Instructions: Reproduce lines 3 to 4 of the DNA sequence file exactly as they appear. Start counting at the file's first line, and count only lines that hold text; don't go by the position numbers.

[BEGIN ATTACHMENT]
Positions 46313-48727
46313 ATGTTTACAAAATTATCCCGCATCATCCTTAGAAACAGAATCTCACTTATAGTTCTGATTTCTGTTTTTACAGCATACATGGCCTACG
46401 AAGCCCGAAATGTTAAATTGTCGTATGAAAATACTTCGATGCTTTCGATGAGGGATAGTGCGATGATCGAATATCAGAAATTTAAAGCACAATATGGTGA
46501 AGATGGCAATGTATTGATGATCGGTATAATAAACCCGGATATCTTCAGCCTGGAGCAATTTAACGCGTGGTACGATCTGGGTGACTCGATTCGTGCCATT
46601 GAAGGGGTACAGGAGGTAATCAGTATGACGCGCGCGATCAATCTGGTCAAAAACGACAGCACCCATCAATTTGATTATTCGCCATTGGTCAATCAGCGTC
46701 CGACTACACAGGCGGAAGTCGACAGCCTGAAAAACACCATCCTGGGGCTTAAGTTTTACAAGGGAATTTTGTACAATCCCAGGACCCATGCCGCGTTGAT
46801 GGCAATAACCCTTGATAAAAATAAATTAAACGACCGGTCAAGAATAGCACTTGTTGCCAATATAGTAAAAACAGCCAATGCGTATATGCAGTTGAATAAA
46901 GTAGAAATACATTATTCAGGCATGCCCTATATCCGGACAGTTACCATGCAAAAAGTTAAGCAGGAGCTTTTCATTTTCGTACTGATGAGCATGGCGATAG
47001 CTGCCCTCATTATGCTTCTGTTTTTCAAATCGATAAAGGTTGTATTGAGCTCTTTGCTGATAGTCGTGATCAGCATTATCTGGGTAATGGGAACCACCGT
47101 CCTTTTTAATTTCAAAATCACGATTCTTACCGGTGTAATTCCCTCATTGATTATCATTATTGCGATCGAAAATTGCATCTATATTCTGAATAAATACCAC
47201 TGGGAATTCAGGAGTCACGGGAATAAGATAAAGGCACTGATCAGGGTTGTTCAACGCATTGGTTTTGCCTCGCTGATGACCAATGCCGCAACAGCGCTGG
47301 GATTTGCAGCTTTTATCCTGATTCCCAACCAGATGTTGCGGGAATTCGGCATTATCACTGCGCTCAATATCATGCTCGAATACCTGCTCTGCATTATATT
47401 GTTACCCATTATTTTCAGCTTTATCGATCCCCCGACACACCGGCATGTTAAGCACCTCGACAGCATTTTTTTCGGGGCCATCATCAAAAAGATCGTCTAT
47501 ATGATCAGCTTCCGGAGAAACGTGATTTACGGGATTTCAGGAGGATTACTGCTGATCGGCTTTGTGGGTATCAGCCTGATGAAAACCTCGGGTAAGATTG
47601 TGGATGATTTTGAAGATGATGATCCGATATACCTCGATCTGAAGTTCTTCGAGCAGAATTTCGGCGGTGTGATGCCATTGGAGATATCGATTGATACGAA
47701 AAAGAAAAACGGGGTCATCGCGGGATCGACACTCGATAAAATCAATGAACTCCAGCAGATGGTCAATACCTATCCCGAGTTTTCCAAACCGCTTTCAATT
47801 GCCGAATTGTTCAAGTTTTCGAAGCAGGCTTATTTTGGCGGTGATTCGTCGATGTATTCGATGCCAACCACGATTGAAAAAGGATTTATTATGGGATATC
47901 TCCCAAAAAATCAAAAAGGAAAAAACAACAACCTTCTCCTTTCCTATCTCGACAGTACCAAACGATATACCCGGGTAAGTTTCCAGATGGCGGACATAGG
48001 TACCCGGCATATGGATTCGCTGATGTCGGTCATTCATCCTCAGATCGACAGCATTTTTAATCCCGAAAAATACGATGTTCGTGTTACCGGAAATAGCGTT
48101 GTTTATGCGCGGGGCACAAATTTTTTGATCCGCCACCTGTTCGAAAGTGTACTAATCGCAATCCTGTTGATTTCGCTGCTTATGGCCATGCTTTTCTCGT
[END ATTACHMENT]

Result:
46401 AAGCCCGAAATGTTAAATTGTCGTATGAAAATACTTCGATGCTTTCGATGAGGGATAGTGCGATGATCGAATATCAGAAATTTAAAGCACAATATGGTGA
46501 AGATGGCAATGTATTGATGATCGGTATAATAAACCCGGATATCTTCAGCCTGGAGCAATTTAACGCGTGGTACGATCTGGGTGACTCGATTCGTGCCATT